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BOSTON -- Blues coach Craig Berube wouldn't commit to Robert Thomas being back in the lineup for Game 7, after the rookie forward made his return from injury in Game 6.

Thomas wasn't on the ice for practice at TD Garden on Tuesday. (Neither were Vladimir Tarasenko and Tyler Bozak; Berube said all three players were fine.) Sammy Blais was skating in Thomas' spot on the Bozak line (though Bozak wasn't out there; Robby Fabbri was skating in his spot), and it wasn't clear if Blais was just a placeholder or not.

"We'll decide that tomorrow," Berube said.

Zach Sanford stayed in his spot on the line with Ryan O'Reilly and David Perron, so he looks to be staying in the lineup. Someone has to come out with the return of Ivan Barbashev to  the lineup after his one-game suspension.

Thomas missed Games 2 through 5 with a wrist injury that he has been nursing for weeks. In Game 6, he had no points and no shot attempts in 9:21 of ice time and he was a minus-2. 

RIGHT PLACE?

The Blues may have the Bruins exactly where they want them in Game 7, which is to say, Boston.

The Blues are 9-3 on the road this season and could finish with the best road record in Stanley Cup playoff history, as well as being the first team to take the title with a losing record at home.

The Blues, have for most of the season, been a good road team. That came in handy in the second half of the season when they had a road-heavy schedule and needed it to get back in the playoff picture.

“We’ve done a good job on the road," forward Pat Maroon said. "We feel confident. Obviously it’s not the result we wanted last game, but if you would have said on January 3rd that we’d be in this position, I would say (we'll take it). But we are now, so these are exciting times. Obviously it’s not the result you wanted last game, but we’re excited and we’re happy to get back on the road. I think this where we gel the best.”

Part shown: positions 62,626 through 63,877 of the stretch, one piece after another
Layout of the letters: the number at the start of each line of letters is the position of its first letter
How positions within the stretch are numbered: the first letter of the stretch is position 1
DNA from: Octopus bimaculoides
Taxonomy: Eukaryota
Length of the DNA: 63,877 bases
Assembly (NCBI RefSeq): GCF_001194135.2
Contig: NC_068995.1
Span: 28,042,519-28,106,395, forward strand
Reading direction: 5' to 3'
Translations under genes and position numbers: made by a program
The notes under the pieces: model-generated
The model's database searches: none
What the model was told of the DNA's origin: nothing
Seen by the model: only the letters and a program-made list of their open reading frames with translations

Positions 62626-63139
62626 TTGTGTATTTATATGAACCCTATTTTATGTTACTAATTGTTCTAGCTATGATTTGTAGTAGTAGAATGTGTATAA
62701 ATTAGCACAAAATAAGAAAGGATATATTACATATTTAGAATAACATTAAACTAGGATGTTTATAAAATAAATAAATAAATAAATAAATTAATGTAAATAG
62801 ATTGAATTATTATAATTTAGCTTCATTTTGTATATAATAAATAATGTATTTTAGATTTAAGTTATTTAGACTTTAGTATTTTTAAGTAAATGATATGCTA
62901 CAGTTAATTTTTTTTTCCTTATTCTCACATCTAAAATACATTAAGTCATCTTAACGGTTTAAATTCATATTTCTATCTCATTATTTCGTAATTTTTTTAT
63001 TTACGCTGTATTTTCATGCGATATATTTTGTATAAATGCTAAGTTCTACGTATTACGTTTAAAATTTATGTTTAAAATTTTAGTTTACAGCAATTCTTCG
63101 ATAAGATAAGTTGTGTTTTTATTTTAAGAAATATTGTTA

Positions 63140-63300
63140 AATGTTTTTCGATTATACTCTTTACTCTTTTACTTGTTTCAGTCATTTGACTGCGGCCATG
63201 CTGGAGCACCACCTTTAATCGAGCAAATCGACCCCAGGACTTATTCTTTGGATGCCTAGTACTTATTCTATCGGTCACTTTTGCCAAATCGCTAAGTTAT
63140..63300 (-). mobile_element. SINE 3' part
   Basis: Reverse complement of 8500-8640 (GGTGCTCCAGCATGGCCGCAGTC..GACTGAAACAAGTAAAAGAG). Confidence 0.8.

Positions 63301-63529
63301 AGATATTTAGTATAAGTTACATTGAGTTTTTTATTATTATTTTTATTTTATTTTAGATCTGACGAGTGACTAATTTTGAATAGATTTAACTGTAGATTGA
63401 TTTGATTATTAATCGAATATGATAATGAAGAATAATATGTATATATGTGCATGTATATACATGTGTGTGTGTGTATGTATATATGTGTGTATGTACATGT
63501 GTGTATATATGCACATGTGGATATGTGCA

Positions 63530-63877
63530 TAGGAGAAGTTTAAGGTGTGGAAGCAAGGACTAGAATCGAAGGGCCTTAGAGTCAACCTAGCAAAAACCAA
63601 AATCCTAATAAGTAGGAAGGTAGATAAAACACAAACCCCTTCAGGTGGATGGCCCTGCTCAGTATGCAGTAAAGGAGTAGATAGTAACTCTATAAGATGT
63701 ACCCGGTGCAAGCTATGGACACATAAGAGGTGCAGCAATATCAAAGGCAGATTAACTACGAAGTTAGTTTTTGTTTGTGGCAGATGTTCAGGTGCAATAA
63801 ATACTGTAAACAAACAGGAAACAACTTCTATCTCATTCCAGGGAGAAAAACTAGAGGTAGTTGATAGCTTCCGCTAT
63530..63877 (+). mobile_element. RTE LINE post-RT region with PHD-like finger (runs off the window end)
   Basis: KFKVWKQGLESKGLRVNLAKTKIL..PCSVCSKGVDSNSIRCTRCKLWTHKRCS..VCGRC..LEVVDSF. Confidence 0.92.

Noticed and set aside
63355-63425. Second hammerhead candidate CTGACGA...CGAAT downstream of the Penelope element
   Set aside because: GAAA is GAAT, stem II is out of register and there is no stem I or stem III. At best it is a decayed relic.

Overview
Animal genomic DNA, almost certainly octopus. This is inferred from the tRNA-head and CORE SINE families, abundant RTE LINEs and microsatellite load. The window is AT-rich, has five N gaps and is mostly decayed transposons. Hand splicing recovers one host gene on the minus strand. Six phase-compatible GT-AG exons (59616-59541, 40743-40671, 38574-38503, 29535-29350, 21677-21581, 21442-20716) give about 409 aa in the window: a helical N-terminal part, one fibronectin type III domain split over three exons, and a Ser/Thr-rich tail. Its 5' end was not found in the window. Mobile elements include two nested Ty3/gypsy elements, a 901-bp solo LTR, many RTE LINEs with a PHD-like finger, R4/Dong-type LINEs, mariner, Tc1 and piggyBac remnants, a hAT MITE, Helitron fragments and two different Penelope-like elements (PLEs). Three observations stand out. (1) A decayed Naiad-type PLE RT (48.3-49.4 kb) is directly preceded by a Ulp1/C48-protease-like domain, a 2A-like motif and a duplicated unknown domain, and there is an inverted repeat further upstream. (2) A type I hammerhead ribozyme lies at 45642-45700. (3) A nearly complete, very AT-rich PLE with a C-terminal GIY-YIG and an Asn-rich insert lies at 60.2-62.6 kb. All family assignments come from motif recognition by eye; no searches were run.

It's all part, Maroon said, of this team being different from other teams.

“We’re a different breed," he said. "We like to make it difficult on ourselves, but we never let it affect us. We’re a team that is always having fun, always enjoying the moment. Sometimes we don’t have the best result, but we find a way to just bounce back and make it another day and find a way to go back out there and play our game again.”

"Maybe it's taking a more simpler approach more than anything," Berube said. "I think when you're at home, you're maybe trying to play a little differently at times. On the road, more of a simpler approach, I think, directness, predictable probably has a lot to do with it. We've just been a good road team for a long time. We feel pretty comfortable on the road."

JUST ANOTHER DAY

While Berube and the team want Wednesday to be just another game day, the coach wanted his team to take Tuesday like just another off day.

"The routine's going to be normal (on Wednesday), nothing is going to change with the routine," he  said. "It's all going to be normal. I told the guys, 'The game's not today, so relax and enjoy the day. Don't overthink it.' The game's tomorrow and we'll go in, it'll be a regular routine and nerves are nerves. Everybody's got nerves. Like I said before, it's OK to be nervous. It means you care and you want to be successful and do well. Once you get on the ice and you have a shift or two, nerves go away and you just play hockey. The team that executes the best and does their jobs probably is going to win the game."

THE AGONY OF DEFEAT

The Bruins' Brad Marchand has both won and lost a Stanley Cup Final. The loss still sticks with him.

"It’s the best thing in the world for the team that wins, and it sucks for the team that loses," Marchand said. "Being on both sides of it, you realize how hard it is, and just how (crappy) it is to lose. It sticks with you forever. Winning and losing sticks with you forever. You don’t forget everything that happens when you win, and you definitely don’t forget what happens when you lose. Again, unfortunately there’s going to be both sides of that tomorrow.”

FAN FAVORITE

Bruins defenseman Zdeno Chara got a massive ovation prior to Game 5 in pregame introductions when he took the ice with what may thought was a broken jaw. (It hasn't been confirmed by Chara or the Bruins one way or the  other.)

“I didn’t expect it, obviously," he said. "I was overwhelmed by the response of the crowd. It’s very humbling and I’m so honored to get that kind of a pregame crowd being involved and cheering us on. It just shows how passionate the Boston fans are. Very much appreciate it. We are so thankful they are so behind us and cheering us on.”

Tom Timmermann is a Blues beat writer for the St. Louis Post-Dispatch.